Why I Walk

“The first flash of color always excites me as much as the first frail, courageous bloom of spring. This is, in a sense, my season–sometimes warm and, when the wind blows an alert, sometimes cold. But there is a clarity about September. On clear days, the sun seems brighter, the sky more blue, the white clouds take on marvelous shapes; the moon is a wonderful apparition, rising gold, cooling to silver; and the stars are so big. The September storms–the hurricane warnings far away, the sudden gales, the downpour of rain that we have so badly needed here for so long–are exhilarating, and there’s a promise that what September starts, October will carry on, catching the torch flung into her hand.”
Faith Baldwin, Evening Star

Ahhh, yes. The end of September is drawing near. The month’s end brings the release of Summer and the beginnings of Fall. It also brings the annual ALS Association’s: Walk to Defeat ALS® for people “like me”.

I’ve participated in this walk for the last 5 years. The summarized story? My mother was diagnosed with this disease and two years later, passed from this disease. If this seems fast to you, it is not. This disease is a fast killer and is a fact among facts when it comes to being diagnosed.

When Mom was diagnosed, ALS was a mystery to me. I had never heard of it! Her diagnosis spun my life around and I chose to take this very out of control situation into my own hands by immediately delving into learning all I could. Through my Google searches, I stumbled across this walk and soon learned firsthand that this walk and this association –  is life changing and unifying.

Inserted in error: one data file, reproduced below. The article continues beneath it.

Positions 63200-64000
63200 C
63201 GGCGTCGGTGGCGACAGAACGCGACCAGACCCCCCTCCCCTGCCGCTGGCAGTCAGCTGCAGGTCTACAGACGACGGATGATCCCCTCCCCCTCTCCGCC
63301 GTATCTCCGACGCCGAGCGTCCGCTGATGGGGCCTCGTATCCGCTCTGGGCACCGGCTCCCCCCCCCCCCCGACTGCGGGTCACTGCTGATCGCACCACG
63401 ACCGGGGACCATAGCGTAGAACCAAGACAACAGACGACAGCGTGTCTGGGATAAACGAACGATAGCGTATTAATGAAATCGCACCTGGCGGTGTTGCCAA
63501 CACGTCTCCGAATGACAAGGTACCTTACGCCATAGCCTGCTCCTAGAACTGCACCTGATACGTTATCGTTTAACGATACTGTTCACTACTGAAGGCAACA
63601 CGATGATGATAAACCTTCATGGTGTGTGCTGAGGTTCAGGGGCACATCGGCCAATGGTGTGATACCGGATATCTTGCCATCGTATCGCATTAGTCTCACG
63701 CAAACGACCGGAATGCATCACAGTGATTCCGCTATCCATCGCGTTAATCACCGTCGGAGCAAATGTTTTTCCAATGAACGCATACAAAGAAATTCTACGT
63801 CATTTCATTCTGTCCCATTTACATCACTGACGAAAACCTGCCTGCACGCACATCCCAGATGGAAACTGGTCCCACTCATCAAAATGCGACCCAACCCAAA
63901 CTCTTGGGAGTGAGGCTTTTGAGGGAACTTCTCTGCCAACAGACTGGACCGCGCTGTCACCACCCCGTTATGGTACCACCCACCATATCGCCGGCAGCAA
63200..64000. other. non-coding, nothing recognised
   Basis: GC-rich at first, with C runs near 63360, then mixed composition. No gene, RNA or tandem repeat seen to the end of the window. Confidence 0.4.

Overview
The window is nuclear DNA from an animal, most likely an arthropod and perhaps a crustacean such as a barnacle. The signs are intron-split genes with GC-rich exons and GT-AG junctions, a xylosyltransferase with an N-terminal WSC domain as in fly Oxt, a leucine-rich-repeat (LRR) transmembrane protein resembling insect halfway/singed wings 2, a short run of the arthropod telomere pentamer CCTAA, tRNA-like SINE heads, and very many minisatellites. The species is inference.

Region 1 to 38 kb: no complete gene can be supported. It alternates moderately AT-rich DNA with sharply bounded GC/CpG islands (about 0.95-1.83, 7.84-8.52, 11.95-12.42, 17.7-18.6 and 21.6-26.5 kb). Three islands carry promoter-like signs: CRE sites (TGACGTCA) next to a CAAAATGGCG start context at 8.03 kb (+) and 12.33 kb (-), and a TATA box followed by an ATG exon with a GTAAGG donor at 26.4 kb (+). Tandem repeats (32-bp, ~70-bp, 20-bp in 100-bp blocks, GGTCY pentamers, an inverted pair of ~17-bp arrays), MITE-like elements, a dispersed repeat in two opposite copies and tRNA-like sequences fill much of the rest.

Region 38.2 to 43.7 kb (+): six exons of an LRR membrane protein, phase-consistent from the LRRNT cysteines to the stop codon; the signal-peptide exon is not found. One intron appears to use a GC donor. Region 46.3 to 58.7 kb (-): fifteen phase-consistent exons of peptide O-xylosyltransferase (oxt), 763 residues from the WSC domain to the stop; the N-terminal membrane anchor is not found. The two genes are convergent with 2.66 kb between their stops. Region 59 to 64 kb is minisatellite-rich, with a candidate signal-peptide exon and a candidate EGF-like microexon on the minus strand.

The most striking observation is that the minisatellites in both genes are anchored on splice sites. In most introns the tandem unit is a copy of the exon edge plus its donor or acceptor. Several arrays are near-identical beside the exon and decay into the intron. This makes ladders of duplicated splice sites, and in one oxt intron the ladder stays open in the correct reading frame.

The walk occurs once a year at the various chapters around the nation. Thousands join together on this day to fight the same goal – a world without ALS. While I may be biased, it is my belief that the Oregon and SW Washington Chapter is by far the greatest of all the national chapters. At the time of Mom’s diagnosis, there was no chapter (or minimal existence of one anyways) in Hawaii and when I found that something concrete existed here in Portland, oh my goodness, it was a God send. The staff at the association reached out to me and met me for coffee. They introduced me to specialized therapists who helped those inflicted cope with the after effects and more importantly, they reached out their hand and pulled me into a group and club I never wanted to be a part of, but am still so grateful to have found. It’s this hands on approach to support and care that I will eternally remember, acknowledge and praise.

From that first walk on, Team Happy Feet was created.  The minute I started “walking”, was the minute I started being supported.  My team, comprised of my Oregon friends – my true life line here in Oregon – is also comprised of those who support my fundraising efforts financially across the oceans from their respective homes. Each year my team meets – rain or shine – to remember, honor and celebrate life. These beautiful friends of mine joined together and became one. I have an army, and this army I have, I’m telling you, we aren’t going to ever let this disease win.

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Team Happy Feet – September 2015

I sent my fundraising letter out a little later than usual this year. Okay, okay, a lot later. While I usually allow myself at least 3 months to fundraise, I was only able to start fundraising within the last week or two. Wedding season had my hands tied up just a little bit! (Understatement of the year). While I haven’t been able to fundraise as I normally do, I have still re-registered my team, gathered my troops and we are set to have around 25-30 happy strolling team members join us this Sunday, September 25th.